• The hype surrounding agile marketing is increasing, but the definition of agile remains unclear
  • CMOs/marketing leaders declare that they want their marketing teams to become more agile
  • Agility does not mean chaos; agile marketing borrows agile principles and requires planning, clear processes, roles and responsibilities

Is agile marketing a passing fad or an essential component of high-performance marketing organizations? This is the question we posed to the 15 CMOs who joined us in London for our last CMO community session in 2017. Although agile marketing is gaining momentum, it was evident during the discussion and in our ongoing conversations with CMOs and marketing leaders, that agile marketing lacks a clear definition. Agile marketing is an emerging capability for many B2B marketing organizations – in our recent survey of 40 organizations interested in agile marketing, only 12 percent reported that they know how to use agile and try to use it anywhere they can. Is Agile Marketing a Passing Fad

As CMOs/marketing leaders continue the quest to transform their marketing organizations and seek to become more agile, we recommend that they explore the following three areas:

Which principles of agile does it make sense to adopt?

Agile is not one-size-fits-all. There are different agile methodologies out there (e.g. scrum, Lean, Kanban), all originating from the product management discipline. If you try to understand what each means, you’ll end up frustrated and confused. We propose that marketing leaders consider adopting the following agile principles: 

  • Leadership sets the vision and priorities, but the teams determine how the work is done.
  • Teams have the autonomy they need when doing the work. Those who review are separate from those who do the actual job.
  • Establish fixed timelines and resources, but ensure the scope of work/tasks can vary/evolve.
  • Embrace adaptive planning and continuous improvements.
  • Operate in small teams with mixed expertise (think T-shaped teams); six-member teams are recommended in scrum. Think of Amazon founder and CEO Jeff Bezos’  “two pizza rule” –  if you need to order a third pizza, your team is too big!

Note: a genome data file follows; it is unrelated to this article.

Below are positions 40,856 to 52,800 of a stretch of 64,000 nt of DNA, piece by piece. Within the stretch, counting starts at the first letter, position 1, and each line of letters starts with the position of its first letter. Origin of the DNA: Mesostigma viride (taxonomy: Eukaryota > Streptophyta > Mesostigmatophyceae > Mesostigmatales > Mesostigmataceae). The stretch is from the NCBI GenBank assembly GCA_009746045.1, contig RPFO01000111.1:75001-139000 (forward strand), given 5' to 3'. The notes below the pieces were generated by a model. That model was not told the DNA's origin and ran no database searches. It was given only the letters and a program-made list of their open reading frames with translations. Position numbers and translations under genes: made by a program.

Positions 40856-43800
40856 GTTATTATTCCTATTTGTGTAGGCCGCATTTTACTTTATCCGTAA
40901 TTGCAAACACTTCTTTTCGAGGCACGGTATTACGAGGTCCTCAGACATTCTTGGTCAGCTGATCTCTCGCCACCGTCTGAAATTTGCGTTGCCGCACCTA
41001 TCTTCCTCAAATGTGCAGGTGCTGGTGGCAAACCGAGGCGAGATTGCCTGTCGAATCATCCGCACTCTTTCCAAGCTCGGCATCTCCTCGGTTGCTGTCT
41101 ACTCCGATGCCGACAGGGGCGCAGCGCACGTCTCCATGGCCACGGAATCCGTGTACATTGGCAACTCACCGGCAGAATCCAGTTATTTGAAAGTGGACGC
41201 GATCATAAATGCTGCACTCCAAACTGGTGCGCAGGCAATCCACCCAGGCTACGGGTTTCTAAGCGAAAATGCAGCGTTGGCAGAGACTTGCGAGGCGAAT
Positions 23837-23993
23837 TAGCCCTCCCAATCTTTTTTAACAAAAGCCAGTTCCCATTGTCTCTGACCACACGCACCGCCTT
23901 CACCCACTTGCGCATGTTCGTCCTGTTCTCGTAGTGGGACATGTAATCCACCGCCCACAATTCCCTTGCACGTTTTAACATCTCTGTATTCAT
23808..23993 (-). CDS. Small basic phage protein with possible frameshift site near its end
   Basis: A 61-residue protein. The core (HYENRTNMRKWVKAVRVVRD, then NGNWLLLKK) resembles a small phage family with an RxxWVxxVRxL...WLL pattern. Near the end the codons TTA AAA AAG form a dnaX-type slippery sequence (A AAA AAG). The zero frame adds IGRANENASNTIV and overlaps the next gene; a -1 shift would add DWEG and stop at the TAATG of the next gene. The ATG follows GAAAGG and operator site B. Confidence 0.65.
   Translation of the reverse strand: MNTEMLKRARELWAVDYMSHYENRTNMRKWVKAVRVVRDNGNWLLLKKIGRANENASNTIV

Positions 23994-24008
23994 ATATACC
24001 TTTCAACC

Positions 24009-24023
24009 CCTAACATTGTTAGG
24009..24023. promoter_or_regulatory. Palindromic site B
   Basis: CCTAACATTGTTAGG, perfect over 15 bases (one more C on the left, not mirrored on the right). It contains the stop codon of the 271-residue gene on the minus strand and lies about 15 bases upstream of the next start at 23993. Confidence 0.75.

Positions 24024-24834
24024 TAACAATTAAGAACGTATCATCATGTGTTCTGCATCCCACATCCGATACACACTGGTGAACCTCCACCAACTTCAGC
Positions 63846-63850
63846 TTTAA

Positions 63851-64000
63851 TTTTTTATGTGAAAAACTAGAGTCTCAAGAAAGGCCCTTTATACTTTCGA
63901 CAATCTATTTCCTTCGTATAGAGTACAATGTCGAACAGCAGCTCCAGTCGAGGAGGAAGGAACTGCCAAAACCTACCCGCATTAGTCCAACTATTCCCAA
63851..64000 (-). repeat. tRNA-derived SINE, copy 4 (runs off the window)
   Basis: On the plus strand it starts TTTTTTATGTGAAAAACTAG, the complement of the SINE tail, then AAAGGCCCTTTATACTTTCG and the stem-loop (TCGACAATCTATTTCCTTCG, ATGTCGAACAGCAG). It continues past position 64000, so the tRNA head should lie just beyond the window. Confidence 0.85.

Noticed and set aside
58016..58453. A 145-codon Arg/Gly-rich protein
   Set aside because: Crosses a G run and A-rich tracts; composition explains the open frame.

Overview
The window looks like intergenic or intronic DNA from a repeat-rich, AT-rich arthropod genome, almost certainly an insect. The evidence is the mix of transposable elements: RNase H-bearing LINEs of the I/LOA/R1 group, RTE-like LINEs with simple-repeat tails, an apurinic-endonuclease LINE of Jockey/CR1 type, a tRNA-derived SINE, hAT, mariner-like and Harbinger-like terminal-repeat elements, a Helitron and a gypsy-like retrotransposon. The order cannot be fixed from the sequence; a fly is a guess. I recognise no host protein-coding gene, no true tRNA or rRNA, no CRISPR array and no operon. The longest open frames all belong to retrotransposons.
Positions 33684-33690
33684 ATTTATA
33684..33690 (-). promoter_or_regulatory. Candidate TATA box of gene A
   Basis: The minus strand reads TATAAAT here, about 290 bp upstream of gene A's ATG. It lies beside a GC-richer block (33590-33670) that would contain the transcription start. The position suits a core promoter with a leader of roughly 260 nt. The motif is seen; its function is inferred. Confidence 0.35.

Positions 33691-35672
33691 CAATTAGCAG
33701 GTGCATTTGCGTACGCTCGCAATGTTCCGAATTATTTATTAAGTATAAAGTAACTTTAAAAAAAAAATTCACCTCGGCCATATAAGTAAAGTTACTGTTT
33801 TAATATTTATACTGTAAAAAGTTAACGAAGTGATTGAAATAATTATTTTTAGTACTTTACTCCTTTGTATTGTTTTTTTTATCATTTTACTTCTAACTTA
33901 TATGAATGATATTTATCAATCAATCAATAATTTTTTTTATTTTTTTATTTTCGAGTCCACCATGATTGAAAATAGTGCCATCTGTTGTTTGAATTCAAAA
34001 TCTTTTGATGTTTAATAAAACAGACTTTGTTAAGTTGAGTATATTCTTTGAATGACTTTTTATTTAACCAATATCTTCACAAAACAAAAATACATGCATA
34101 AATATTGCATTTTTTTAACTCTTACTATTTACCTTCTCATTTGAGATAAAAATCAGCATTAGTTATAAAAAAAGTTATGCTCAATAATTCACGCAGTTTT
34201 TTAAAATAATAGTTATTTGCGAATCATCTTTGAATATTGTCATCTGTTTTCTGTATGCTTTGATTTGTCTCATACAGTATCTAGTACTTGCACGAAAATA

How can I determine where to apply agile?

How do you determine if agile is the right approach? During our recent CMO session, we introduced the SiriusDecisions Agile Marketing Assessment Framework to participants. This framework arms CMOs/marketing leaders with a systematic approach they can use across a number of marketing processes (e.g. content planning and execution, measurement implementation, infrastructure implementation, go-to-market strategy) to determine which elements of a process can become more agile. It encompasses five key factors:

  • Frequency. How frequently is a particular task performed? If frequency is high, then agile might be a good approach to take.
  • Risk tolerance. Can the step afford to fail, or does failure cause severe consequences? An important element of agile is that you can experiment and optimize results. If you’re uncertain about the potential outcome and you can afford to experiment, agile can be a terrific option.
  • Time to impact. At the heart of agile is measurement. Can a task been broken down and make a quick impact after implementation?
  • Experience. Is this something that we have never done before? If so, then experimentation may be needed to get it right.
  • Readiness. Do we have the necessary information or can we get what we need to perform that particular task? If the answer is yes, then agile may be the best approach.

How far should I go?

We found that B2B organizations that have reached a high level of proficiency with agile marketing share one trait: The CMO was the ultimate sponsor. Pockets of agile capabilities can come from other parts of the organization, but to embed agile in the operating fabric of marketing, there must be support from the top. We shared an agile proficiency spectrum with the group that outlines the three potential options:

  • Emerging. Seeking to implement agile in specific tasks (e.g. Web content design, tactic planning, execution)
  • Competent. The use of agile is expanded in broader areas (e.g. demand creation planning, execution)
  • Proficient. Agile is embedded within marketing, and an agile-first mentality is achieved. The organization continually seeks opportunities to apply agile approaches across marketing. 

In our work at SiriusDecisions, we have identified nine characteristics of high-performance B2B organizations. Agility is one of them. However, each level in the agile proficiency spectrum requires a different level of commitment and investment and is accompanied by a different level of return. This is a strategic choice that CMOs will need to make sooner or later.